Amidst the options voted on by the British public in an online poll, were names like 'Henry Worsley' (after the British explorer) and 'David Attenborough' (after the naturalist and broadcaster). But before long, some slightly less po-faced names began to emerge; names like 'Clifford the Big Red Boat', 'It's Bloody Cold Here', 'I Like Big Boats & I Cannot Lie' and what went on to become the runaway favorite by tens of thousands of votes: 'RSS Boaty McBoatface'.
The proposed name went on to become an Internet sensation, and briefly inspired the renaming of a train in Portsmouth, England to 'Trainy McTrainface' and a Cheshire Cheesemonger even released a special edition — 'Cheesy McCheeseface'.
Supporters of the name 'Boaty McBoatface' could however be disappointed, because despite leading its nearest rival by around 90,000 votes, the Science Minister Jo Johnson has signaled that it is unlikely to be chosen as the final name for the Arctic Explorer ship.
"You won't be surprised to know that we want something that fits the mission and captures the spirit of scientific endeavor," he said in an interview with the Daily Telegraph.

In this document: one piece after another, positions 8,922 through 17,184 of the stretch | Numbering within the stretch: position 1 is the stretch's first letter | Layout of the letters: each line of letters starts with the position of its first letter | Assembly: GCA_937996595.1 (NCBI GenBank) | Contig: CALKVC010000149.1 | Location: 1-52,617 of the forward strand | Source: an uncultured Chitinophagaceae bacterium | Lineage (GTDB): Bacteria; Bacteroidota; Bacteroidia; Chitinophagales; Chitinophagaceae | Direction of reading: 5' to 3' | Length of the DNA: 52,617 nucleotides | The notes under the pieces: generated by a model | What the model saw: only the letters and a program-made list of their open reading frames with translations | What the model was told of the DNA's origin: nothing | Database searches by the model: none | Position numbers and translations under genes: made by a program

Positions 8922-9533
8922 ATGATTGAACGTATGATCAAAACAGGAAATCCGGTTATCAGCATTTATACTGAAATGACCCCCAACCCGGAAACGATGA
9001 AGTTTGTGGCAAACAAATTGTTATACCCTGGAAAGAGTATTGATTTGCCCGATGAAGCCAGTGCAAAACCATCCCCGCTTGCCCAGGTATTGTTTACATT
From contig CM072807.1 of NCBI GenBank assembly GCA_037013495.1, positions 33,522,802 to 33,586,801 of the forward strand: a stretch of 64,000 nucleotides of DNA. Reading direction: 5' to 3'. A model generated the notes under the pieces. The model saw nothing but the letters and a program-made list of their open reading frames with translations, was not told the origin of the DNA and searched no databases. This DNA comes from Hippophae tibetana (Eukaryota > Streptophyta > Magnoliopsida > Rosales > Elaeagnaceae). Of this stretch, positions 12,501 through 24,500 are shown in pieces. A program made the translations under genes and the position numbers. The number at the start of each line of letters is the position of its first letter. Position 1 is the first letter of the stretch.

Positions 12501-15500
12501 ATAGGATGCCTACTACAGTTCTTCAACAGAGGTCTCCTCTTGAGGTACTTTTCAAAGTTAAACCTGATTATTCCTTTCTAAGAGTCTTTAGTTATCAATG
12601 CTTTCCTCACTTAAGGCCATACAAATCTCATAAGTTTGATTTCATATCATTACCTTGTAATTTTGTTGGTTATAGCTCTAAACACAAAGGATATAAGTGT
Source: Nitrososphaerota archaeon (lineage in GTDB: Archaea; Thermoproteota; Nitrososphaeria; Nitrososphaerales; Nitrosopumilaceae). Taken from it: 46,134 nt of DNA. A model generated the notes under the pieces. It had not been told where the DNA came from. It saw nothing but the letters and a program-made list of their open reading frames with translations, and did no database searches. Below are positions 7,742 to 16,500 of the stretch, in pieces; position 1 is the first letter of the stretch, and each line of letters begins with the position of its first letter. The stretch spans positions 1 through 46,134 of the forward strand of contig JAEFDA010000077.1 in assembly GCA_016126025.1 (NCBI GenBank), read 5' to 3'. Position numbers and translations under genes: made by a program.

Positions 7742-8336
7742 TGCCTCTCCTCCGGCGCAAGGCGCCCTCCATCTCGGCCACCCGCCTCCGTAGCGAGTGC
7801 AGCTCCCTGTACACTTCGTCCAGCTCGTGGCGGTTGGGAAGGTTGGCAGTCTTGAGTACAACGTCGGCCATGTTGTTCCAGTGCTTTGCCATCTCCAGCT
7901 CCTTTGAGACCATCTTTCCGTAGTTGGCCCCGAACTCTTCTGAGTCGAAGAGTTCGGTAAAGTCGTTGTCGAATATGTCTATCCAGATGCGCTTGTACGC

This is, of course, not the first time that a high profile naming decision has fallen foul of an online vote.
When Greenpeace launched a similar poll to name a humpback whale in the South Pacific, the name 'Mr Splashy Pants' took 78% of the vote; likewise, in 2012, the soft drink Mountain Dew had to shut down a vote on a new beverage, when the name 'Hitler did nothing wrong' won the vote.
Many won't be surprised that 'Boaty McBoatface' probably won't be chosen, but it does raise a few questions regarding maritime superstition.
@WillBlackWriter Agree, huge…I hear, Elton currently working on adapting the lyrics to Candle In The Wind again, just in case.— Art (@frescos4U) April 17, 2016
Once upon a time for example, it would have been considered very bad luck to name a ship after a joke, although these days it is actually quite common. Changing a boat's name however, is still considered extremely bad luck and depending on your point of view, the rejection of a public vote could be construed as a name change.
Imagine Boaty McBoatface sank and everybody died. Imagine the news having to read that out with a straight face.— Limmy (@DaftLimmy) April 17, 2016
Although considering the viral nature of 'RSS Boaty McBoatface' in the era of Facebook and Twitter, that could prove a difficult task.
The 129 metre long ice-breaker — due to set sail in 2019 — will be built in Birkenhead, allowing a team of 90 scientists to carry out research amidst the harsh winters of Antarctica and the Arctic.
The final name of the ship will be announced in due course.